The Waiting (is the Hardest Part)

The Big White Board

The Big White Board

I think we’re all conscious about the amount of time a patient spends in the emergency department:  from being triaged (0 – 30 minutes), to being called back (0 – 6 hours, longer during a Swine Flu epidemic, shorter if you have no heartbeat or a knife sticking out of your belly – then it’s an E ticket straight back), then waiting for the RN exam (5 – 30 minutes depending on shift change, patient load, or coffee/smoke/mandatory union breaks), then the resident exam (5 minutes – 2 hours depending on your triage color and/or what we think about your presenting complaint, us cherrypick – never, or, if you’re a regular EtOH or substance abuser, you could go the entire shift as an EFD – Exam From Doorway and simply get your discharge paperwork when you metabolize off that fifth of vodka, we’ll wave to you on the way out the door), then, in an academic program, presenting to the attending (5 – 30 minutes depending on patient volume and attending to resident/medical student/PA ratios) , then placing orders (5  minutes if I am writing your Lortab to go and discharge paperwork at the same time or 30 minutes if the medical student is trying to order every test conceivable to cover every possible differential for your sudden onset abdominal pain which may or may not be related to your current Dilaudid titers), nurses or clerks entering orders (2 – 20 minutes for the same reasons above as RN exam), labels being printed (did someone replace the ink cartridge today?), labs being sent (3 – 60 minutes depending on how many people the ED tech flirts with/chats with/texts to on the way to the lab or whether or not the tube system is working on this particular day), patients being transported to radiology (is the same ED tech taking them or is the Radiology tech taking them?), lab results being returned (did your lactate level get sent to heme instead of chemistry who then lost the sample by sending it to virology who took it off ice before sending it back to chemistry who threw it out and, when you call an hour later, tells you to redraw since the tube was improperly labeled because virology repacked the sample on ice on the inside of the bag instead of on the outside of the bag which soaked the label rendering it illegible?),  radiology reports coming back (if it’s during that mystery time when your Australian company isn’t reading them and your radiologist is still dropping off the kids before heading to Starbucks for their morning java fix it might be a while).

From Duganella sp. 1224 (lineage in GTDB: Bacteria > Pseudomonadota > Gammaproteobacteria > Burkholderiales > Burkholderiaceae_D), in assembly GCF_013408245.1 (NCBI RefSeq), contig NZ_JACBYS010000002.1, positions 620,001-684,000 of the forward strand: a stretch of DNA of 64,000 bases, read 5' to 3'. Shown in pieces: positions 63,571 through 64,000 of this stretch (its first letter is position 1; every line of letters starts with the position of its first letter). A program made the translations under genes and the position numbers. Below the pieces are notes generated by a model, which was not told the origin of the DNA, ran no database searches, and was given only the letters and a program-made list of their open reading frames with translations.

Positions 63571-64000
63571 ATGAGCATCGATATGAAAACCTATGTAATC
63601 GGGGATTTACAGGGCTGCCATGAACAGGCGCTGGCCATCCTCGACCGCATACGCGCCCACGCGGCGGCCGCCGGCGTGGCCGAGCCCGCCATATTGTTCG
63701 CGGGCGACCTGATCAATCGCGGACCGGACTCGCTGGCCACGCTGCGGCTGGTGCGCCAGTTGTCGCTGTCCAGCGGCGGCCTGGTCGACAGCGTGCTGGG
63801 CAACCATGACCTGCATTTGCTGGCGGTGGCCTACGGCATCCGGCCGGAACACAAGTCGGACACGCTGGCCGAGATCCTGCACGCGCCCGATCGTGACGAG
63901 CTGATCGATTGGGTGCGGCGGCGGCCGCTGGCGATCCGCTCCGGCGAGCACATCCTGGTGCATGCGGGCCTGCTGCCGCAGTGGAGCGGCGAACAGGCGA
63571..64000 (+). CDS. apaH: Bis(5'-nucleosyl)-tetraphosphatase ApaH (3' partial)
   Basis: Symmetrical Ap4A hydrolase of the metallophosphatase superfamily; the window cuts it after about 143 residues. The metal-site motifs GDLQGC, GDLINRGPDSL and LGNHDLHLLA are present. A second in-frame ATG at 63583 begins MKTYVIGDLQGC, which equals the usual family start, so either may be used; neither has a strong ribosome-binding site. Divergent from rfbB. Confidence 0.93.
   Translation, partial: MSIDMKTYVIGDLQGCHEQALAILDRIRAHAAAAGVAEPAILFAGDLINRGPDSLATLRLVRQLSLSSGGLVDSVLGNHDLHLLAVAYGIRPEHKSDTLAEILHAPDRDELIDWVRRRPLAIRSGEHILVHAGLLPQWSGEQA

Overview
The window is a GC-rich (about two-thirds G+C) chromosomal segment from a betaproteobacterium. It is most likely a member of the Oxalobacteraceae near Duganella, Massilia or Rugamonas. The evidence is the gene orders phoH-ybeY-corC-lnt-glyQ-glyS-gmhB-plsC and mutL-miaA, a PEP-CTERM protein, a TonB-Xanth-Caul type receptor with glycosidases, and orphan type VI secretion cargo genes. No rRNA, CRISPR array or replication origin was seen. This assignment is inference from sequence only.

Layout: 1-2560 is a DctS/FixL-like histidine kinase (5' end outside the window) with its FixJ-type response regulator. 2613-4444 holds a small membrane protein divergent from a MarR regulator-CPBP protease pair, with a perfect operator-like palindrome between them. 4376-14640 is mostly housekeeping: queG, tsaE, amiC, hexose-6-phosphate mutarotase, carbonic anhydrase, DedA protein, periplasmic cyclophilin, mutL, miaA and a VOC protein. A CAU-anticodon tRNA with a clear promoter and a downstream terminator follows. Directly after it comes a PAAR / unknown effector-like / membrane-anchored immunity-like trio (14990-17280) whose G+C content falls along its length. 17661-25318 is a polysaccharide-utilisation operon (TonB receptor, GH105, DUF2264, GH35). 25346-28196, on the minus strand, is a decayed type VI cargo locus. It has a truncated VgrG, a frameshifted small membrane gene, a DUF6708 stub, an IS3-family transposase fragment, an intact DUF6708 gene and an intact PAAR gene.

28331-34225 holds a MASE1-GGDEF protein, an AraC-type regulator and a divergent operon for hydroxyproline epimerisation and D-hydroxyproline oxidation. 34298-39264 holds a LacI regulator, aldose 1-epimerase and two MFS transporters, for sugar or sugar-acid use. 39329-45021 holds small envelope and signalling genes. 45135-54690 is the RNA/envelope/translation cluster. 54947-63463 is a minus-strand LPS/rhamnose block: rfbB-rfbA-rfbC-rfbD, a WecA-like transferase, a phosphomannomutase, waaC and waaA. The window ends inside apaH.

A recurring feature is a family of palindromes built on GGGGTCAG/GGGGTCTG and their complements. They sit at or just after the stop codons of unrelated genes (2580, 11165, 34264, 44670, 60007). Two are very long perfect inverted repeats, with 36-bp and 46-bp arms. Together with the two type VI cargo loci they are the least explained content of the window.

Of course, once all the results are in, if you’re discharging the patient then there’s more paperwork, scripts, instructions and the patient getting their Pink Ticket to Freedom.  If they’re being admitted then time is spent paging the admitting service, getting called back, placing the admit order, getting a room assignment (remember, this depends on the number of housekeepers available) and then the patient actually being taken upstairs (again by that ED tech, boy, they do get around).  Things get more complicated if a consult needs to be called.  Then you’re paging the service, waiting for the return call, and then waiting for the consulting service to arrive (surgery – in house, neurology – one resident to cover 4 hospitals including the “stroke center” so you might as well get out the camping gear and the deck of cards, it’s going to be a while).  Then, of course, consultants want more labs, more tests.  They then talk to their attending.  You might end up calling for a second consulting service, or admitting to a medicine service.  Rinse wash repeat.

Don’t even get me started on someone needing a procedure done… med student suturing lesson, anyone?

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  1. #1 by Trish - September 10th, 2009 at 14:22

    I can’t believe no one commented on this yet …. too funny because it is sooooo true. I am an RN in a very busy ED. It KILLS me that 30 minutes after a patient gets settled in to their bed, had labs drawn, etc., they ask “How long do yo think I am going to be here? I have to be at work at…” UUGGGHHHH! People think the ED is the fast food of health care – “I’ll just stop by for a quick blood test or xray and be on my way.” Anyway … great post. I want to laminate it and hand to each patient of mine.

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